Some reviewers have made much of the fact that this restaurant is in the middle of nowhere. That is a bit of an exaggeration. It is just off Route 17, above the Neversink River, and on the way to the Holiday Mountain ski area. It is certainly not in the middle of New York City, but they do have electricity and indoor plumbing.
Many steakhouses market themselves as "men's" restaurants - with dark woods throughout. The physical environment of the Old Homestead is exactly the opposite. It feels like being invited into someone's home (admittedly a home in which a lot of people eat) with pineapples on the wallpaper in the front room that have served a symbol of welcome since the early days of this country. The restaurant is also quiet enough to be able to carry on conversations - another difference from many steakhouses today.
The restaurant does not take reservations, but I informed Alice over the phone that one member of the party would be using a wheelchair. She immediately reassured me that she would set aside a table up front for us to minimize inconvenience for my party. True to her word, immediately after arriving on a Saturday night with a nearly full restaurant parking lot, we were shown to our table.
The service is informal, but attentive. Unlike the formality of an urban steakhouse, the vibe throughout is to meet your needs without creating unnecessary barriers. The waitstaffperson took our drink order promptly and explained the limited specials that supplement the small written menu. One member of our party had a vodka martini that was generously poured and in which the bartender did not skimp on the vodka. Because no one else in our party ordered wine, I had the house Cabernet and was pleasantly surprised by the soft but full quality of the wine.
The specials that night included an onion soup and a pecan encrusted halibut. My mother had the onion soup and it had a rich broth and delicious cheese gratinee that did not need to compensate for the weak broth that one sometimes encounters. My father ordered the AhI tuna and was served a beautiful rare piece of fish that was so large as to evoke the comment from "Jaws" that , "You're going to need a larger boat." My father barely made a dent in the fish. The fish was graced by a delicious sauce, but the piece of fish was of sufficient quality that it could have survived with lemon alone. I had the ribeye steak, again enormous and served perfectly cooked. All entrees are served with a choice of potatoes and the addition of a salad costs an additional $3. I do not begrudge them that small increment, especially in light of the size of the entrees. My mother is a relatively small eater and was happily accommodated for her entree with an appetizer portion of two crabcakes served with a remoulade sauce.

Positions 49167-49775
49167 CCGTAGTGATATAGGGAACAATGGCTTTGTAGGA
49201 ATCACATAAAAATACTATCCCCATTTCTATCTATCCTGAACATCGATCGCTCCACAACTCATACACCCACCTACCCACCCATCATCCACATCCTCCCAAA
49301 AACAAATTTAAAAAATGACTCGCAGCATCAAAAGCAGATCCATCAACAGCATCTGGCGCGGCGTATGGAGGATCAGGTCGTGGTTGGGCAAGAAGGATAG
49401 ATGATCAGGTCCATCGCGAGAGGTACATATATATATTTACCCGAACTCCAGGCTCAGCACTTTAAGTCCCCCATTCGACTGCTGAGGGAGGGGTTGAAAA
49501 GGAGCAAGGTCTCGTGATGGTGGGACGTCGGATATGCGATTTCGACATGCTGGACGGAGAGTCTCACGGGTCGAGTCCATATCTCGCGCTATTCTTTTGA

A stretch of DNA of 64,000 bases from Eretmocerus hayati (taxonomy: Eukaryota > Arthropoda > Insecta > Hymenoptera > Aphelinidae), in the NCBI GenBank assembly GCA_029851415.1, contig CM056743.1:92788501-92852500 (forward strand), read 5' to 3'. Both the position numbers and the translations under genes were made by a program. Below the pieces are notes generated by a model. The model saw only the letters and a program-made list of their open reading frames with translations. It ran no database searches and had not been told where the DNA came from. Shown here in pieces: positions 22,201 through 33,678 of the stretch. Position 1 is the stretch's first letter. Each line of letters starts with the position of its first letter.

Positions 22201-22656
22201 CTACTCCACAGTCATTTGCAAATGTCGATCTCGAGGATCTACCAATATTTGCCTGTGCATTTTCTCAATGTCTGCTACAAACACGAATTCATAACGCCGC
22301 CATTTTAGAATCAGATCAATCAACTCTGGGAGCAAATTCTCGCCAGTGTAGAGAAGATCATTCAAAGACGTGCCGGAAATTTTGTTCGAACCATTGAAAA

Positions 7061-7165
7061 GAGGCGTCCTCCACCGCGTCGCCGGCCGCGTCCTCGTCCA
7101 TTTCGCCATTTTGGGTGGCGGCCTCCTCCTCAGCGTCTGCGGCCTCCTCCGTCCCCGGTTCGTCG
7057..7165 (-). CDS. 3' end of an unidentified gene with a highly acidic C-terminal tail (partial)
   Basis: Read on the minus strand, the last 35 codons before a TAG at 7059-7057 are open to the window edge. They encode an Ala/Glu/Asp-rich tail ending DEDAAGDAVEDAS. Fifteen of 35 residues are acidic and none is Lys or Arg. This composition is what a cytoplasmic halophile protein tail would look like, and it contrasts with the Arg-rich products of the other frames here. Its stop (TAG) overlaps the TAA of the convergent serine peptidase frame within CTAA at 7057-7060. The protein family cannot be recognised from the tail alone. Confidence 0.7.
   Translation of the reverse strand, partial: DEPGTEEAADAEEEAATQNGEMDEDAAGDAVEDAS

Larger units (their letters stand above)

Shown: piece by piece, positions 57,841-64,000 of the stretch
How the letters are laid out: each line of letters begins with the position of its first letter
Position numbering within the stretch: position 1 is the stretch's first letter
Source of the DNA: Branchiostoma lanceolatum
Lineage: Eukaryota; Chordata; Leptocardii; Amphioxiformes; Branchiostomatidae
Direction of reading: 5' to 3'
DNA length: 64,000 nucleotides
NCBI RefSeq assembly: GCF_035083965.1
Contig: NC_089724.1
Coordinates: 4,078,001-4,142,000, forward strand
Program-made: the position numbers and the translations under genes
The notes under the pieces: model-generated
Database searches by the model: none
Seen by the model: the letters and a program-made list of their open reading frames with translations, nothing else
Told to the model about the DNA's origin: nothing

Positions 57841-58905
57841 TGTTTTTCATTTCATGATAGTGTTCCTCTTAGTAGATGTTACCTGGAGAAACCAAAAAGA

Since we barely made a dent in the steak and tuna, the waitstaff suggested (and we quickly agreed) to take the remainder home. They were happy to pack up everything on the table and suggested taking home the remnants of the bread basket. That was a great suggestion since the bread basket includes cinnamon raisin bread that made excellent french toast the following day.
Although we were well satisfied with the meal, we could not resist the possibility of sharing a piece of banana cream pie for dessert with delicious coffee and cappuccino (with a little bit of cinnamon). Unlike some cream pies, the banana cream was not overly thickened or overly sweet - just the right taste
Some reviews have complained about the prices. Perhaps they have not been to Peter Luger or Ruth's Chris or Morton's recently. The prices at this treasure of a restaurant southeast of Monticello are quite reasonable and completely appropriate in light of the quality of food served and in light of the comfortable ambience of the surroundings.
Thank you to Alice, Carol and the staff of the restaurant for a lovely evening in a beautiful setting.